It’s one of those soft, damp mornings that I love. My boys pulled on rain boots and ventured into the backyard in their pajamas to explore. I’ve sipped my cup of coffee and sat on the couch beside the window, a blanket over my legs and Alice Waters’ The Art of Simple Food open on my lap.
It’s a beautiful book, both in its language and in the texture of its pages. The kind of matte paper with nostalgic font and black-and-white illustrations that recall an era of simplicity. A perfect melding with the focus of the book, which is that cooking and eating need not be involved, stressful, drawn-out endeavors. Rather, through dint of the right ingredients, tools, and perspective, preparing a daily meal can be a joy.
In the section on pantry staples, there is emphasis on fresh cheese, bought in a block rather than pre-sliced or shredded. The section reminded me of my oldest friend, Melissa, and a time not long ago that I spent at her home in New Haven, Connecticut.
I grew up next-door to Melissa on Old Timber Road in the house my parents built when I was a toddler. We played Ghost in the Graveyard in our yards, Marco Polo in her pool late on summer nights, and we ate so many meals in one another’s homes I can’t recall where they began and we ended.
In college – she at Harvard, me at the University of Michigan – Melissa and I connected via handwritten letters. After, we lived in New York City, mingling our friends over margaritas after work.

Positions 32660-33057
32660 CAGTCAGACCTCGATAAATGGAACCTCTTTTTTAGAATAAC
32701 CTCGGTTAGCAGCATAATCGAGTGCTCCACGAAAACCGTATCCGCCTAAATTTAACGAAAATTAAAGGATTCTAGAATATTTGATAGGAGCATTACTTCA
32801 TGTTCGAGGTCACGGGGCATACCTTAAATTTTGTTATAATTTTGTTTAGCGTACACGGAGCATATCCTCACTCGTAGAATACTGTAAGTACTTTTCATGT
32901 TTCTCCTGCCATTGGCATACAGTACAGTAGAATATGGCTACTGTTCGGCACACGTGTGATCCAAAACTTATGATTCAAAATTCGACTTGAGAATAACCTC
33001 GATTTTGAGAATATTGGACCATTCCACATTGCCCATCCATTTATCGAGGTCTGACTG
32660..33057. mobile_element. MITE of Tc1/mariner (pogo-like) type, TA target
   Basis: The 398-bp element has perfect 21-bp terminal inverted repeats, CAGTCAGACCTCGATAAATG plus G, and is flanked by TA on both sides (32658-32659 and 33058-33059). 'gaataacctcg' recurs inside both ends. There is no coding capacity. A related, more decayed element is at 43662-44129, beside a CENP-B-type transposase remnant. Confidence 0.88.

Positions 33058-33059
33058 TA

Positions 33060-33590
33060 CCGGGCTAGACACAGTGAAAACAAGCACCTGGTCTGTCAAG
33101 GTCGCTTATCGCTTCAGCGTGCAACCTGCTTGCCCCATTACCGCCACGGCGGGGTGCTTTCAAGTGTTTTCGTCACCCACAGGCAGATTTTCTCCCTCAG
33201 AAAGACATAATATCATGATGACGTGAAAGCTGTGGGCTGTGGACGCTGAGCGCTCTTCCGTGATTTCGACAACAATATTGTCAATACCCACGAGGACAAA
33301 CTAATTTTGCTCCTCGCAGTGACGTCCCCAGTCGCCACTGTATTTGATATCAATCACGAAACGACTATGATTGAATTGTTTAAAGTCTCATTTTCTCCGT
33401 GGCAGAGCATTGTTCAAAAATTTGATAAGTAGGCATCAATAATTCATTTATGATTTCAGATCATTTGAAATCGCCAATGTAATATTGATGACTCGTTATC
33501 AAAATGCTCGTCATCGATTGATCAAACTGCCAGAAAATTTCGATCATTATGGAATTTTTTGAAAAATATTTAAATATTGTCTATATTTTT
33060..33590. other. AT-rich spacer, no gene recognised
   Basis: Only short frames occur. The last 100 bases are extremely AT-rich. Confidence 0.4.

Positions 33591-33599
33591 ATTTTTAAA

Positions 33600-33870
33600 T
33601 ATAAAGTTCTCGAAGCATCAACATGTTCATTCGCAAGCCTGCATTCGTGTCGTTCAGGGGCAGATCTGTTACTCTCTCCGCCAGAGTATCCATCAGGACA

Melissa has staying power. As I moved to Washington, then back to Michigan, she lingered in New York to fully understand its streets. And only after she had given much time and consideration to what-to-do-next, did she move to Boulder, Colorado, and enroll in culinary school.
The story of our friendship winds through mountain trails and deserts, as we connected at each point along the road. That is the staying power of a lifelong friendship. When I got married, it was Melissa I asked to speak at the wedding, for she represents what I aspire to: integrity, warmth, thought, and astute creativity.
In one of my first weekends without my children, I flew to visit Melissa, her husband, and their sweet dog Chief. If I were to be without my little angels, the best place I could imagine to cushion my tender feelings was alongside my favorite person in the world.
That weekend, we attended a krav maga class at a yoga studio, laughing through every kick and punch. After, we ate in a cafe on a quiet side street, fresh soups, hunks of cheese, and crusty warm bread. We filled a paper bag with flavors and tastes to bring back to her home, and I reckoned that after a decade of living in Orthodox isolation, I was finally beginning to learn the beauty of living authentically.
Everyone should have a friend like Melissa. Some days, I’m not sure I deserve her.
But I know the heavens have smiled down on me, gifting me as they have with such richness: three brushes of sunlight who are forever part of me, a home with richly-colored walls in which to dance, and true, absolute abundance of flavor and texture.